VCU releases its 2021-22 annual report

VCU releases annual report for 2021-2022. Photo by Alessandro Latour

Varsha Vasudevan, Staff Writer

Jack Glagola, Contributing Writer

VCU released its 2021-22 annual report which focused on the university’s innovative and “uncommon” brand, according to the report

The report aimed to highlight VCU and VCU Health’s achievements and initiatives, according to Brian McNeill, VCU director of public relations, stated in an email. 

“A team in VCU Enterprise Marketing and Communications sought to illustrate VCU and VCU Health’s major achievements in the areas of research and innovation; diversity, equity and inclusion; education and student success; and patient care,” McNeill stated. 

These areas were goals of “Quest 2028: One VCU Together We Transform,” a plan that outlines the university’s course of action and vision from 2022-2028, according to the initiative’s website

The university made $3,821.7 million in revenue and $4,003.6 million in expenditures in total. Additionally, VCU raised $239.3 million in a record-breaking annual fundraiser, according to the report.

The previous annual report highlighted areas of student achievements, research, innovation and health equity, according to the report

VCU enrolled a total of 28,919 in both the 2020-21 and 2021-22, according to the reports. There were 48.2% of total minority students enrolled in the 2021-2022 year, the report stated. 

Sincere Slade-Reading, a first-year political science student and Student Government Association undergraduate president, said VCU should reevaluate how they run the Monroe Park campus. 

“VCU does not run like a school. It runs like a corporation,” Slade-Reading said. “That’s unfair to students — I think they need to run the school with a different business model than the hospital.”

She said the budget should also be more transparent so students can know exactly where their tuition money is going.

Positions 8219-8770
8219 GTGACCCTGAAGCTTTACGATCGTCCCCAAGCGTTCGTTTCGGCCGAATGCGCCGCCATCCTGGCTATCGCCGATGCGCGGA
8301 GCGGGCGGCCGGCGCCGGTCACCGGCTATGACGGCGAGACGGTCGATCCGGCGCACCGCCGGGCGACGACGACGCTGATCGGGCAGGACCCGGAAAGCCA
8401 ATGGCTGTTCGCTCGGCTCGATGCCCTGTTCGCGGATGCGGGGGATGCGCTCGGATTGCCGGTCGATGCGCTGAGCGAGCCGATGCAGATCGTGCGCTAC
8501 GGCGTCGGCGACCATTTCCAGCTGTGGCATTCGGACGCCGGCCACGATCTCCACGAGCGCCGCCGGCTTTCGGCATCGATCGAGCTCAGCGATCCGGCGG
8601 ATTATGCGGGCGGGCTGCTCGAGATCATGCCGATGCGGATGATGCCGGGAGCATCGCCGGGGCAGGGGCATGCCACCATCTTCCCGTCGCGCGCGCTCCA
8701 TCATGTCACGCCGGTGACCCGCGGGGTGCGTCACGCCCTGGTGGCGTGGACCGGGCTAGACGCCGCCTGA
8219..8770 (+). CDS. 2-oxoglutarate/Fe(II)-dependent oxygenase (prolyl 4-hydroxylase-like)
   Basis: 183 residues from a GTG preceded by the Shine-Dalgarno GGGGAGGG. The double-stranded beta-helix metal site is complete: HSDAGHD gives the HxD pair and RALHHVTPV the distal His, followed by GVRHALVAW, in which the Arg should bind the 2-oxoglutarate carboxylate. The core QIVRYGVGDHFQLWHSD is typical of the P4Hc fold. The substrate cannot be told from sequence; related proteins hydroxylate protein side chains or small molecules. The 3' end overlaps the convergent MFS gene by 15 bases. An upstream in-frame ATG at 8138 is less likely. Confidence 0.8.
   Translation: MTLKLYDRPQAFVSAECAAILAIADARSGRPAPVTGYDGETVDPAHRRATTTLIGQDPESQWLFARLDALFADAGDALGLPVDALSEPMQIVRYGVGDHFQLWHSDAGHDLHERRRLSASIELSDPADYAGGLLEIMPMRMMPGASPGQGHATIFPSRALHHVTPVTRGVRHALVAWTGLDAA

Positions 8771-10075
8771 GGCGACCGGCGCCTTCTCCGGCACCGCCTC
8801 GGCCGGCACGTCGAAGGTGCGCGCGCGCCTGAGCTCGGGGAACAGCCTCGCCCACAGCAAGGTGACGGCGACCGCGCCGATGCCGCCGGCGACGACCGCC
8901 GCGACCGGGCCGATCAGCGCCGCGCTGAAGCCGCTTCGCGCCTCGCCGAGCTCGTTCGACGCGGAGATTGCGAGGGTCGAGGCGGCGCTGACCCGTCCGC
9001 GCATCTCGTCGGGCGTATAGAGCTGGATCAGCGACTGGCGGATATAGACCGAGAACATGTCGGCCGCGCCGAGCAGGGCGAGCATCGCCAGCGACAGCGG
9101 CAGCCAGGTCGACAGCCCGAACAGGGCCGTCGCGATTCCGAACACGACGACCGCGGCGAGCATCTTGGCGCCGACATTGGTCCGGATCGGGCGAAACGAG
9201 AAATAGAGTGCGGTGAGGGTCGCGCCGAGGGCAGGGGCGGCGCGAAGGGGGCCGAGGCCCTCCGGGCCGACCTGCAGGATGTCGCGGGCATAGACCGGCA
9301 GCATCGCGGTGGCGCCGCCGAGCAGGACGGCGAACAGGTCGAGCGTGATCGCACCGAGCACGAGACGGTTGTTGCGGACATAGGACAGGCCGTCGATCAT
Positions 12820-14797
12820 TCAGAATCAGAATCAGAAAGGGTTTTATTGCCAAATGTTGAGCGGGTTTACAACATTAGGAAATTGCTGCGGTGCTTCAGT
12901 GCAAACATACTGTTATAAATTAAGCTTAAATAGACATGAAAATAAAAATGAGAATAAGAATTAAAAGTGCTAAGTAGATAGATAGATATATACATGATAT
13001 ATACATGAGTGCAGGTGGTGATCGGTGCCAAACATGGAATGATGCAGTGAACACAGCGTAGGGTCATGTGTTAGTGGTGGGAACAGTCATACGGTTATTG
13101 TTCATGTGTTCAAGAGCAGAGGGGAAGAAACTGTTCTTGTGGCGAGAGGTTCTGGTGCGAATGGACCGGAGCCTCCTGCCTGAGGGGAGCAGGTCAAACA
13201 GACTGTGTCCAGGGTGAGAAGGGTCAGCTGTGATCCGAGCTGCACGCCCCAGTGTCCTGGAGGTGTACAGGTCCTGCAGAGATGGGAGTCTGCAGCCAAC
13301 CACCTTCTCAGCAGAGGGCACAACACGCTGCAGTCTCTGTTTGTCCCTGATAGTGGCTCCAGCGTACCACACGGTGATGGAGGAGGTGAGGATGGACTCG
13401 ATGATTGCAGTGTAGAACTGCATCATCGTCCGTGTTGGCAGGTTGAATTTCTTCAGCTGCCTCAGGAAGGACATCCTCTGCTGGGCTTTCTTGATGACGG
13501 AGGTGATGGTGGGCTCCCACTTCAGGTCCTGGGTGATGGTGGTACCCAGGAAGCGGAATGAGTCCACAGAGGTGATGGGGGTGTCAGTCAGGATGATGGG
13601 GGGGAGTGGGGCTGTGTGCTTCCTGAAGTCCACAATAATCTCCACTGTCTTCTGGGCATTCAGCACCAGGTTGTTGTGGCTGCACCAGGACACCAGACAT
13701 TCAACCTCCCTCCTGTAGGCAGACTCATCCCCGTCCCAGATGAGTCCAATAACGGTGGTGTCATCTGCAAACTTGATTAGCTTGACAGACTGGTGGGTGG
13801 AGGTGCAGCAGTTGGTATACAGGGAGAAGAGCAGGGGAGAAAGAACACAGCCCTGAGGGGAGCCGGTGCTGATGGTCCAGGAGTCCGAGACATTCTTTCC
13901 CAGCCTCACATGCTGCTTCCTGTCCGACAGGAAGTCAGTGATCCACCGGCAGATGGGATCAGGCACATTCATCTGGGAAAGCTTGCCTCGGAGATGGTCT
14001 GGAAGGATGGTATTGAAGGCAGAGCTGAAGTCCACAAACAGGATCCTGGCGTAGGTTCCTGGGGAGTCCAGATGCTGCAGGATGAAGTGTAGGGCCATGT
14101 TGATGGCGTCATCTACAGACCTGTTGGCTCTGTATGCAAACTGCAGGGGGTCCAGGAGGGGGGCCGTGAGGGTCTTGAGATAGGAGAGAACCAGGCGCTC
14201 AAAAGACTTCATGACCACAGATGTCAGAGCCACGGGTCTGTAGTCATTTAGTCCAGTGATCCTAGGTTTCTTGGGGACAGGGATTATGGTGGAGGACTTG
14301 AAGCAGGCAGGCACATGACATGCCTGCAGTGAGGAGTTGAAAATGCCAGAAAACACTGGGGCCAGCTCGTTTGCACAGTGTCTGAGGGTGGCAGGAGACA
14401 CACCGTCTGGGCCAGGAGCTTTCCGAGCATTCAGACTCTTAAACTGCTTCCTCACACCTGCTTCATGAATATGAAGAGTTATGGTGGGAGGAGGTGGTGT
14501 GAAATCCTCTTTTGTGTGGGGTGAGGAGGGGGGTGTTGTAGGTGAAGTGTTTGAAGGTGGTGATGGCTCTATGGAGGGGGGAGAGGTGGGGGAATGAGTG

Slade-Reading also mentioned how fundraising for VCU is lower due to a smaller proportion of wealthy people attending the school.

“When VCU students graduate, they go into the workforce. They don’t have time and money to donate,” Slade-Reading said. “But if you look at schools like UVA, they get a billion dollars in fundraising.”

The “Honor the Future” fundraising campaign at the University of Virginia has raised over $4 billion since its launch in 2019, according to UVA Today. VCU’s largest fundraising year only raised $239 million, according to the report.

“That’s something we need more of; I think that will help a lot,” Slade-Reading said.

Diversity and support for minority students should be more than just a marketing point, especially in a city as diverse as Richmond, Slade-Reading said.

“There is only OMSA [VCU’s Office of Multicultural Student Affairs] — they do all the work. It shouldn’t be student-led — that should be the work of the school. You put so much money into ‘this is who we are,’ why don’t you support students like me with the same effort?” Slade-Reading said.

However, VCU’s focus on being an institution for in-state students is a good thing, she said. 

“They’re serving the Virginia Commonwealth area and targeting everything to in-state students. I think it’s amazing, considering that it is a public state university,” Slade-Reading said.

Residents of on-campus dormitories have raised concerns about air quality, especially the alleged presence of mold in several buildings. They say the mold is the cause of respiratory symptoms that disappear when they leave campus, according to a previous Commonwealth Times article.

MJ Haskell, a first-year communication arts student, said the university’s budget deficit indicates a need for reducing expenses, especially new buildings.

“They should focus on fixing what we have already,” Haskell said.

Editor’s note: Clarifications and Corrections for “VCU releases its 2021-22 fiscal year report.” The report was VCU’s annual report, not VCU’s fiscal year report. The original article also stated that VCU made $3.7 million in revenue and $4.6 million in total, the numbers are not accurate. An interviewee said “Out-of-state tuition is the highest of any Virginia school. I think we need to understand why,” this is not accurate either. UVA, William & Mary and VMI have higher out-of-state tuition than VCU. Another interviewee said “If we’re spending that much money, some of it could be allotted towards housing. We have a whole new STEM building,” this is also incorrect. Construction of the new STEM building is not funded by VCU students’ tuition or VCU ‘s budget. The building was paid entirely by the Commonwealth of Virginia.

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